As things stand, his sole ProTour win [apart from the overall series] this season could be the Albi time trial. And that's if Vinokourov is ultimately found guilty of doping and disqualified. The outcome of that won't be known for a few months yet.
With his season now completed, Evans will head home to Australia shortly. He's got a clear idea of what he will do there. "I will see my family, have a break, have a rest. I'll also do everything that I wanted to do during the season but couldn't, because I was too busy training and travelling and racing."
Getting home offers a change in culture when compared to Europe. "There are a different air and a different mentality in Australia," he said. "The cycling fans have a different approach to the races than they do in Italy or Switzerland, too. That is kind of refreshing."
Those fans will also have the chance to see the ProTour close up next season when the Tour Down Under takes its place as one of those races. Evans thinks it's a good move for both the series and the country itself.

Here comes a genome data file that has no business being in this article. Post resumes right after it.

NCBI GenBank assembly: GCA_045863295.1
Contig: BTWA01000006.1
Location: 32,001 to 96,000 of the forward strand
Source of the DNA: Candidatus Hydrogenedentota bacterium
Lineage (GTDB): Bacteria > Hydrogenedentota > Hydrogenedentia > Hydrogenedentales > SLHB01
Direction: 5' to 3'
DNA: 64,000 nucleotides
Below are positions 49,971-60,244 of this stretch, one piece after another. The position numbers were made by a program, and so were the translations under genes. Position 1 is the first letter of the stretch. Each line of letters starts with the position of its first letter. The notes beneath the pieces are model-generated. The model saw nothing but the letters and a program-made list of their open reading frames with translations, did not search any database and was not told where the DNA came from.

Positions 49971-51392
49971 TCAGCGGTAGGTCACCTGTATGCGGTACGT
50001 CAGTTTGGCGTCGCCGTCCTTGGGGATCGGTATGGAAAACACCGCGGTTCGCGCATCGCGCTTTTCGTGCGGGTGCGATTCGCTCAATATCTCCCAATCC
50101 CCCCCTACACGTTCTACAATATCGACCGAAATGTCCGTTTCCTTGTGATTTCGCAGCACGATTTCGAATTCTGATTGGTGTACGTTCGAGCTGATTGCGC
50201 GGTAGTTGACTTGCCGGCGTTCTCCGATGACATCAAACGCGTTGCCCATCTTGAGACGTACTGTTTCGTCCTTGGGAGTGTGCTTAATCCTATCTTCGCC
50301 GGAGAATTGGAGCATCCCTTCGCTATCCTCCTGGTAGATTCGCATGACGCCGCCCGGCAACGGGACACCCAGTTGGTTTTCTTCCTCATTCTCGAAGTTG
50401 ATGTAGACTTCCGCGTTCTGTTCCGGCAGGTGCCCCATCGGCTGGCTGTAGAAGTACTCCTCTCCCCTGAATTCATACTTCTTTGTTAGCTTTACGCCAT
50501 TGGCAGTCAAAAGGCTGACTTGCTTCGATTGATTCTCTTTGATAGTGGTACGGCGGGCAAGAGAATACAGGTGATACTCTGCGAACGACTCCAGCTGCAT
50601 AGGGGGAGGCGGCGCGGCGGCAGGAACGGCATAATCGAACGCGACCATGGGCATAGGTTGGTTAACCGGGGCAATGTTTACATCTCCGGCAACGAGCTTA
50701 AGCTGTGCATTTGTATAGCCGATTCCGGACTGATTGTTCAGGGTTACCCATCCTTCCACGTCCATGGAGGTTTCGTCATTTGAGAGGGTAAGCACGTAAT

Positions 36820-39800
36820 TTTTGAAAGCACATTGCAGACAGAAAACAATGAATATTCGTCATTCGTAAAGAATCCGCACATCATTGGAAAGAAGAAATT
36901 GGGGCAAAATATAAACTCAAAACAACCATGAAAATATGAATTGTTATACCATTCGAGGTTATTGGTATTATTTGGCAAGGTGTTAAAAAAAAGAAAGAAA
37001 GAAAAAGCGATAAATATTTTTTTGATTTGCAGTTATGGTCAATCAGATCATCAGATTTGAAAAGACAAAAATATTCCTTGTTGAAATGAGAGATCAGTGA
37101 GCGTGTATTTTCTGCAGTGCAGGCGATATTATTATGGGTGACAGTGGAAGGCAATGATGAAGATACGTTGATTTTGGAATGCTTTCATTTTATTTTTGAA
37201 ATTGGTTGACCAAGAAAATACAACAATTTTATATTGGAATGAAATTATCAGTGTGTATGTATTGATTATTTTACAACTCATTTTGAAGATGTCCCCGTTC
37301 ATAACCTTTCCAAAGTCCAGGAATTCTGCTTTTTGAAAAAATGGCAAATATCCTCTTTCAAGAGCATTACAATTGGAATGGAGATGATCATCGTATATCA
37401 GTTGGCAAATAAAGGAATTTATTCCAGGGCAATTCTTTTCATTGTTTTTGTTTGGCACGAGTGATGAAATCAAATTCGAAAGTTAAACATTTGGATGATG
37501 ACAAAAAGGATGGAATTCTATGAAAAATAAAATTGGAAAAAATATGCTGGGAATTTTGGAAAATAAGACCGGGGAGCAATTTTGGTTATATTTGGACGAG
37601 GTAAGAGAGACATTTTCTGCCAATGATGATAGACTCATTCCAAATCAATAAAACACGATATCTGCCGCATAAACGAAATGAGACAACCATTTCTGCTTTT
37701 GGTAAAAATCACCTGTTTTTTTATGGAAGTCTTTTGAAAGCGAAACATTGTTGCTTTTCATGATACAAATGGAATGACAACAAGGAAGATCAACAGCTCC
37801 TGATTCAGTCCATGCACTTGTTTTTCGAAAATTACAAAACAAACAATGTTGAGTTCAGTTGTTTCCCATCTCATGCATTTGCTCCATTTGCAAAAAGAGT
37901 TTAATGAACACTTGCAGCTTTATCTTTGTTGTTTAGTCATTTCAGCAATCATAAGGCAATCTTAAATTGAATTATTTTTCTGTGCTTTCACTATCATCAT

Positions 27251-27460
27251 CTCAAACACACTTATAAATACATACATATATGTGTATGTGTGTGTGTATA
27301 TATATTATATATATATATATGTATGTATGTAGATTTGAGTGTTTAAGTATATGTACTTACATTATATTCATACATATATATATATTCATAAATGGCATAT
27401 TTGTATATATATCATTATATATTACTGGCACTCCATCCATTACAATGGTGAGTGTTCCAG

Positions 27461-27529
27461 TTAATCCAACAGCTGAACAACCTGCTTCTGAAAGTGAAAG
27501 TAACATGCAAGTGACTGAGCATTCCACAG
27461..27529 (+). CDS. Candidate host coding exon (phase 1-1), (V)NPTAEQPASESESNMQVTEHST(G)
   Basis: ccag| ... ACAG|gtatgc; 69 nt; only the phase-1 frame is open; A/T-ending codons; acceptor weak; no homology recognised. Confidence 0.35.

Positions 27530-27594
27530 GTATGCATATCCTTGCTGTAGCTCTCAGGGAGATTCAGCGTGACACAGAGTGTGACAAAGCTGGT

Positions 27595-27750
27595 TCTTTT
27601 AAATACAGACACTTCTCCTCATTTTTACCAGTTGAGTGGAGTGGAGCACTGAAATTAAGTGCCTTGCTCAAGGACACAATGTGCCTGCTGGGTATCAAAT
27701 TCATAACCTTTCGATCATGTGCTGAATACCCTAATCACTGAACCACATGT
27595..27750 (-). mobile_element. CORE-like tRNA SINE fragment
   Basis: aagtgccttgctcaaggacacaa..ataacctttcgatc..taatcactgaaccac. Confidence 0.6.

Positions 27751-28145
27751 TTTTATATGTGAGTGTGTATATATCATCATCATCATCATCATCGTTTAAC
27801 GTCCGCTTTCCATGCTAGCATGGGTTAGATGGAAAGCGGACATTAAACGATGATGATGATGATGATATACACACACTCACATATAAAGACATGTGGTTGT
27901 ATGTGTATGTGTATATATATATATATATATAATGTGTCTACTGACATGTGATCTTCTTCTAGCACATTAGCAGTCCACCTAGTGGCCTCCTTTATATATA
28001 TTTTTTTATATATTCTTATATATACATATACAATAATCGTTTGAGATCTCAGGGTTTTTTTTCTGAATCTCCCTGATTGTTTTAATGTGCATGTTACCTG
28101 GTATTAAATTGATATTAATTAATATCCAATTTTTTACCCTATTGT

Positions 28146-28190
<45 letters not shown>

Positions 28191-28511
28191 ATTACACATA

"It is great for the race and it definitely deserves to be ProTour," he said. "It is of the same level as other ProTour races. In terms of geographical location and logistics for the European teams to get there, I would imagine it is going to be a bit of a test for them, but also I would imagine the UCI are trying to internationalise cycling. It is a step in the right direction."
The big question will be if he plans to start the race? For now, he is undecided due to what has to be a major focus on hitting top form next summer. "Everyone is asking me if I am going to do it. I don't know yet," he answered. "My priority for next year is the Tour de France in July, so I think the Australian cycling fans would like me to keep that [goal] in mind. Hopefully they will keep that in mind as well!
"I haven't looked at it [his planned programme] closely yet. I want to concentrate on finishing this season first. But of course I will be going to the Tour again, and I will then consider the Olympics. I will probably do the same as this year, but maybe be a little less noticeable at the start of the season."
Of course, whether he competes in the Tour Down Under or not, Evan's status as the 2007 ProTour champion adds to the boost that Australian cycling has received in the past month. Getting a round of the series and then the white jersey of the outright winner are both big pluses for the sport, and one which can only help in the growth of interest and participation there.
Read Part I of this interview with Cadel Evans.